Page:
We all know pearls in medicine. Some withstand the test of time—presumably due to evidence, others not so much.
A story in the WSJ caught my eye big time because the central subject, Russel Portenoy, practices locally and has a national reputation in pain management. More importantly, the piece challenges weighty dogma.
I should add the report does not portray Dr. Portenoy in favorable light. The journalist cites multiple interviews in which he contradicts foundational positions he has disseminated over time. These tenets have significance if you practice hospital medicine.
I always believed the “less than 1% rule,” and shame on me for never digging deeper:
Dr. Portenoy helped write a landmark 1996 consensus statement by two professional pain societies that said there was little risk of addiction or overdose among pain patients. In lectures he cited the statistic that less than 1% of opioid users became addicted.
Today, even proponents of opioid use say that figure was wrong. “It’s obviously crazy to think that only 1% of the population is at risk for opioid addiction,” said Lynn Webster, president-elect of the American Academy of Pain Medicine, one of the publishers of the 1996 statement. “It’s just not true.”
The figure came from a single-paragraph report in the New England Journal of Medicine in 1980 describing hospitalized patients briefly given opioids. Dr. Portenoy now says he shouldn’t have used the information in lectures because it wasn’t relevant for patients with chronic noncancer pain.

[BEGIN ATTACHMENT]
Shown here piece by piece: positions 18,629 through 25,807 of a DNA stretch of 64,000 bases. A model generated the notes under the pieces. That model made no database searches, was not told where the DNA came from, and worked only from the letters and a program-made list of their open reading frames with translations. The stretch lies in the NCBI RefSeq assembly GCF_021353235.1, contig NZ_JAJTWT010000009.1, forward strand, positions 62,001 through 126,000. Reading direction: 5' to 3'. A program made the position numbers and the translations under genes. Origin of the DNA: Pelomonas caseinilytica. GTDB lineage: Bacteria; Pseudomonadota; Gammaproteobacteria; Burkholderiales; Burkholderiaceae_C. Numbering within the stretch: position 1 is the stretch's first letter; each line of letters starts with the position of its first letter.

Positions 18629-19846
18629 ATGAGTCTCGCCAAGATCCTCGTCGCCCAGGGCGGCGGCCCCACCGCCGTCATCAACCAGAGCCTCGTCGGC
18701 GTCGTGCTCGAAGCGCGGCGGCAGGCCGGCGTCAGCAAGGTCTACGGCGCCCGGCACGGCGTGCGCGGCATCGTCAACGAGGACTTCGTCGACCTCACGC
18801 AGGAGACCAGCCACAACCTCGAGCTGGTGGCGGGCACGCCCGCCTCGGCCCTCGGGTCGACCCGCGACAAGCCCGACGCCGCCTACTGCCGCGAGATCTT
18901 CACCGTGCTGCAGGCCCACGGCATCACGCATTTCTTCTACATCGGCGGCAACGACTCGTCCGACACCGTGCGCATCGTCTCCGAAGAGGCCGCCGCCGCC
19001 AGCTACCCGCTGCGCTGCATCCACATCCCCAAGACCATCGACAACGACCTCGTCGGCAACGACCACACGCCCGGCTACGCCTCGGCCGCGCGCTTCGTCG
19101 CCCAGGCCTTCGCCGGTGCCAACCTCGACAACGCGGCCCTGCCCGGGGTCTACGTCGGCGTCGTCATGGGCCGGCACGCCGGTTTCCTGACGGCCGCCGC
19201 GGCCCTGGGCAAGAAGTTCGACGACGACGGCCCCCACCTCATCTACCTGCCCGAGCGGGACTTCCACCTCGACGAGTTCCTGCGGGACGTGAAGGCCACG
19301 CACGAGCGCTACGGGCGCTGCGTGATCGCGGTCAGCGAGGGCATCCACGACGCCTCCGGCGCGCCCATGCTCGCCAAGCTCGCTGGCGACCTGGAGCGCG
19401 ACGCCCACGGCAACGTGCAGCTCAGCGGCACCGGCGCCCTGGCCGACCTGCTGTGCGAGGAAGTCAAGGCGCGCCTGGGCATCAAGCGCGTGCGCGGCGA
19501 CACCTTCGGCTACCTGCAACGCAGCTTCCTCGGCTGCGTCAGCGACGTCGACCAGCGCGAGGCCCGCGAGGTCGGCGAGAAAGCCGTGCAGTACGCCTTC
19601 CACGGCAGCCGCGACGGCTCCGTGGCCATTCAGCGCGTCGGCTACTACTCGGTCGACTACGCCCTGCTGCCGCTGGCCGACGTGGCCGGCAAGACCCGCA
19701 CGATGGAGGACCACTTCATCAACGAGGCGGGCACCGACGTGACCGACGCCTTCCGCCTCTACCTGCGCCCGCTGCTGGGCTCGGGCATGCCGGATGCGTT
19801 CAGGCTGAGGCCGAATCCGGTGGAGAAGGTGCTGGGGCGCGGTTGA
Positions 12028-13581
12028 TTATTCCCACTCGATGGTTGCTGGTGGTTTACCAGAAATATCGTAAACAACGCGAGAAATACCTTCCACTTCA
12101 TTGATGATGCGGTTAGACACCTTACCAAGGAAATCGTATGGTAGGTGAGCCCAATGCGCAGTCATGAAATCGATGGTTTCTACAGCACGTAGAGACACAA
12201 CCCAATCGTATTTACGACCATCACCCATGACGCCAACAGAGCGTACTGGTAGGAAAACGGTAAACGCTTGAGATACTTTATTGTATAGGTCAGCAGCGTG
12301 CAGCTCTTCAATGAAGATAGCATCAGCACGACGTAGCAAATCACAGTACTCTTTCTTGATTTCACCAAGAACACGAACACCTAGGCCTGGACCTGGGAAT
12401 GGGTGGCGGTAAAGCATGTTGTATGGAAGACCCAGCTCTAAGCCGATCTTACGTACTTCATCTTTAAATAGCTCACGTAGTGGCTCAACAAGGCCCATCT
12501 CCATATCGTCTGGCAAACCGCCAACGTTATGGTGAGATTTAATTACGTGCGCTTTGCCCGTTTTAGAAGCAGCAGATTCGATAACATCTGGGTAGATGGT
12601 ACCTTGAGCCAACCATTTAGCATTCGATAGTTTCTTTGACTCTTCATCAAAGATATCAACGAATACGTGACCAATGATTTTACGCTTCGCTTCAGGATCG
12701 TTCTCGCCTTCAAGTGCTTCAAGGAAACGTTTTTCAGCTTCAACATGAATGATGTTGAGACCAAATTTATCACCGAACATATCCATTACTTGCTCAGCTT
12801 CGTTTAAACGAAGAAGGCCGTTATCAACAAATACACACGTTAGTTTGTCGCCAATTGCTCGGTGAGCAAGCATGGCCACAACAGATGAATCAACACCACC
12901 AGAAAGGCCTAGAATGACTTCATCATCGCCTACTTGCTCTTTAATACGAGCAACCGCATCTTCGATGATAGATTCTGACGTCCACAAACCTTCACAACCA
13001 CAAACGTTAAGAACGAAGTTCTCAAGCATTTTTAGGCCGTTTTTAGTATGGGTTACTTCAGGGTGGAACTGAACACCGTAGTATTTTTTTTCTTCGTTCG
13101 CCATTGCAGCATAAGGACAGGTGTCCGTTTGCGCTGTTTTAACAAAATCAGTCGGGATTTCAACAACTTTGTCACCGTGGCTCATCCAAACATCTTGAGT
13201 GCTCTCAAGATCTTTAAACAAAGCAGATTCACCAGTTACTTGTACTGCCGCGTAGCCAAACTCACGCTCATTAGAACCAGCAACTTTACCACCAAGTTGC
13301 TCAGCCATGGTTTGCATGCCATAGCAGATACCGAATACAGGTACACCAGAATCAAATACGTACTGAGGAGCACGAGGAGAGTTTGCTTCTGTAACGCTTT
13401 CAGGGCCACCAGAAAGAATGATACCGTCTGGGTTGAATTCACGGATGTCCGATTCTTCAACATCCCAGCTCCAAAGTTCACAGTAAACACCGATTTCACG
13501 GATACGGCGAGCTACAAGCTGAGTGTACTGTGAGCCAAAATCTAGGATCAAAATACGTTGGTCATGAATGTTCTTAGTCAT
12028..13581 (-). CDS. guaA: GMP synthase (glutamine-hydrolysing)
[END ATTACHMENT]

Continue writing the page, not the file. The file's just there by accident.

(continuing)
For such a widely used therapy, there is relatively little scientific evidence that opioid drugs are safe and effective for long-term use. “Data about the effectiveness of opioids does not exist,” Dr. Portenoy said in his recent Journal interview. To get a painkiller approved, companies must prove that it is better at reducing pain than a sugar pill during short trials often lasting less than 12 weeks.
More thought leaders are rejecting the notion narcotics are mainstream drugs for pain management. In fact, they equal trouble, and consequently, hospitalists must exercise caution when initiating therapy before discharge. Acute evolves to chronic use, and then the cycle begins—and one the community physician cannot break:
Perhaps a death rate of 1 per 1000 per year would be acceptable if high-dose opioid treatment was highly effective for relief of chronic pain as McCarberg and colleagues claim. Studies suggest that short-term treatment of chronic pain (up to 16 weeks) reduces pain scores approximately 30%.2There are no studies that document pain relief with long-term opioid treatment, which is the norm in clinical practice.
Unfortunately, with the limits of NSAID use due to patient age and comorbidity, we cannot practice securely. I don’t have an answer. However, when I see a table like the one below, along with the statistics of associated deaths and ER visits, I know we reached a tipping point. Firsthand in NY State (and many bills in other locales resemble ours), I see the impending stresses on our practice dynamism.
Narcotic dispensing due to oversight, I sense, will alter how the current generation of trainees view analgesic use. Lack of data and guidance does not help.
Remember, “we need a bigger boat“? Well, “we need some better drugs.”
UPDATE: FDA taking action:
Regulators will reopen debate over opioid painkillers next year as the U.S. government considers ways to reconcile the needs of patients suffering chronic ailments with the risks of addiction and recreational drug use.
The Food and Drug Administration plans a two-day public hearing starting Feb. 7 after receiving “comments, petitions, and informal inquiries concerning the extent to which opioid drugs should be used in the treatment of pain.” The meeting is intended to help understand how doctors define pain and measures used to limit opioid use, the agency said today in a statement.